off, while simulating a 28.8 modem, I don't see an appreciable change in 
load time.

Have you considered or are you using Apache's mod_gzip to deliver 
content? Modern browsers all have the capability to do uncompression on 
the fly.
>     Always open for patches and help with other items on the todo list:
>     http://crosswire.org/~scribe/todo/
> Daniel Blake wrote:
>> FYI - I did the exact same thing.  Toggled the Footnotes on and 
>> immediately scrolled to the bottom of the page to see them.  It may 
>> not be right, but I think most of us have been trained to think and 
>> expect to find things that way.
>> Thanks for the work.  It looks good.
>> Daniel Blake
>> DM Smith wrote:
>>> Looks good. Some thoughts.
>>> In the NASB module each of the notes and cross references has an "n" 
>>> attribute which can be used for a marker. I don't know if the sword 
>>> api exposes them. If it does, you might want to use it.
>>> In the "It's just my preference" category, I think that since you 
>>> are not listing the notes at the foot of the page, they are not foot 
>>> notes. The first thing that I did after clicking on "Show footnotes" 
>>> was to scroll to the foot of the page to see the notes. Perhaps just 
>>> call them "Notes".
>>> In the KJV, notes often have references. How would that be handled?
>>> If the reference is to something on the same page, should it do 
>>> something different?
>>> I run my monitor at a high resolution and it is hard for me to click 
>>> on the little 'n's or 'x's. I noticed in the html that the spacing 
>>> is outside the span. Perhaps putting it into the span would help. I 
>>> think that using different marks might also help, such as †. 
>>> You might not need to superscript it or make it smaller.
>>> It appears that the showing or hiding of footnotes or cross 
>>> references goes back out to the server. It is pretty fast but it 
>>> causes a redraw and a jumping around of the page. I don't know what 
>>> is done during that refresh, but I think that the page could be 
>>> gotten with all the notes and references and the page built with 
>>> them, but making them visible based on the state of the settings.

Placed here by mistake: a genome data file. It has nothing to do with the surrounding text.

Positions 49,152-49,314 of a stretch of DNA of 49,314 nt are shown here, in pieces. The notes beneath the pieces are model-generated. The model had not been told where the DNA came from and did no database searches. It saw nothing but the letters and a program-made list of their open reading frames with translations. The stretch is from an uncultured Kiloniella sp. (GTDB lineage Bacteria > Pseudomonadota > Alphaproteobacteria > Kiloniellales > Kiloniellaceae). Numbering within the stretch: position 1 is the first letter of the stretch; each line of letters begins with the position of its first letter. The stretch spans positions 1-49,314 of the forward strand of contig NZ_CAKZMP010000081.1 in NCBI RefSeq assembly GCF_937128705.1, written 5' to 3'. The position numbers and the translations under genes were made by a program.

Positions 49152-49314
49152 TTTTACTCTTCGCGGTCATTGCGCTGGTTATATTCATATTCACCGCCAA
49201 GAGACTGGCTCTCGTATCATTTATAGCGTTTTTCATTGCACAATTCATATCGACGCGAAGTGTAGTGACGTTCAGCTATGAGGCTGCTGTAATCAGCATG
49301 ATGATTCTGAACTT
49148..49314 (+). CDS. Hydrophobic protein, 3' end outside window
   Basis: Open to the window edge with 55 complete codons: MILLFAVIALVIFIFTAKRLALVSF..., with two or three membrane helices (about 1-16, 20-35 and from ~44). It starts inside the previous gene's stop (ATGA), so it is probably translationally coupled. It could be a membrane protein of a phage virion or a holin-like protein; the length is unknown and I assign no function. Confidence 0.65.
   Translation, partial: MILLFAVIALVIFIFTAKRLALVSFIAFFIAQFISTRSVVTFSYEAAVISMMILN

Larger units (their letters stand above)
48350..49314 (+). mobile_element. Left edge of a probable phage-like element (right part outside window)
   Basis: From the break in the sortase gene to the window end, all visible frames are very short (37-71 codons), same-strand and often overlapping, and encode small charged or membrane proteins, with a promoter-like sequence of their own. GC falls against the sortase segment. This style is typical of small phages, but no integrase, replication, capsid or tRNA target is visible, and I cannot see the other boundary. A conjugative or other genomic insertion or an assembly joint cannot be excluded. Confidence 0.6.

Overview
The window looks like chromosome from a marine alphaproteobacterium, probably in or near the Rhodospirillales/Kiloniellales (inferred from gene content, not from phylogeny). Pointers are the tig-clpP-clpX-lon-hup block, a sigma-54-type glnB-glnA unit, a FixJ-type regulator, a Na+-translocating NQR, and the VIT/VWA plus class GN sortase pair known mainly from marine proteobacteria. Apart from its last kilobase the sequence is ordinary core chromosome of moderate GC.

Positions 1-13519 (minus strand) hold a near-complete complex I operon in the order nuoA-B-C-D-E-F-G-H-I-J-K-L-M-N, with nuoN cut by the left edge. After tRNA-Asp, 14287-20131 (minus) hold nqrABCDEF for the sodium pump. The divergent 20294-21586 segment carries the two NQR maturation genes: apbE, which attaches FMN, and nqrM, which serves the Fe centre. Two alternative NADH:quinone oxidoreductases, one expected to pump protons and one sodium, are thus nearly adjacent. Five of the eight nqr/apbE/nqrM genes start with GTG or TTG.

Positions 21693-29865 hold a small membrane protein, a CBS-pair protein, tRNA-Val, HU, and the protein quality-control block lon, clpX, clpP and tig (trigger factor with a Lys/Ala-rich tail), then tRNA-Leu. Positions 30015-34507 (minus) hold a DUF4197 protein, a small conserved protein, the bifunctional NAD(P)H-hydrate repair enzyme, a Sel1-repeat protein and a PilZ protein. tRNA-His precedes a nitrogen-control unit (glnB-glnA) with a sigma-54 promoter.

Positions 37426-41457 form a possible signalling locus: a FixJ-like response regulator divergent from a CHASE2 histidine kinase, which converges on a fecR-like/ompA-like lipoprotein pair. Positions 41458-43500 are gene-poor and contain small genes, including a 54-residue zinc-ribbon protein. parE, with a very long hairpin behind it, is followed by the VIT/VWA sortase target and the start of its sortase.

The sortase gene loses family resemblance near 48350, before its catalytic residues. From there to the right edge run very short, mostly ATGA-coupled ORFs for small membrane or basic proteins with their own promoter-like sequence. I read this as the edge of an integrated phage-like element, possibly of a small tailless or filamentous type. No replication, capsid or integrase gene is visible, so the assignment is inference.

>>> To do this, the "Study Tools" options would need to change to call 
>>> javascript to toggle the setting and then invoke the appropriate 
>>> behavior. The spacing around spans would need to be moved inside.
>>> The appropriate behaviour may be to call passageStudy.jsp as it does 
>>> now or to change the display state of the span with something like 
>>> the following pseudo code:
>>> /*
>>> * Set the display state of sought tags.
>>> * @param root         the element whose descendants are examined
>>> * @param tagname      the tag of the elements being sought
>>> * @param classvalue   the class of elements being sought
>>> *                     An empty classvalue means that all elements 
>>> match.
>>> * @param displayState "none" to hide, "inline" or "block" to show
>>> */
>>> function setState(root, tagName, classValue, displayState)
>>> {
>>>  // Get all the descendants of root having the desired tagName
>>>  var elements = root.getElementsByTagName(tagName);
>>>  for (var i=0; i < elements.length; i++)
>>>  {
>>>    var item = elements[i];
>>>    // for those elements that match on classValue
>>>    if (!classValue || item.className == classValue)
>>>    {
>>>      // set the state as desired.
>>>      item.style.display = displayState;
>>>    }
>>>  }
>>> }
>>> I have used something like this to manage a tree made from a nested 
>>> list. If you find this interesting and want more details please ask.
>>> In His Service,
>>>    DM
>>> Troy A. Griffitts wrote:
>>>> A first attempt at footnote / crossref support is available for 
>>>> testing at:
>>>> http://crosswire.org/study/passagestudy.jsp
>>>> Notice 2 new tools on the right: Show [Footnotes | Cross-references]
>>>> Your feedback is appreciated.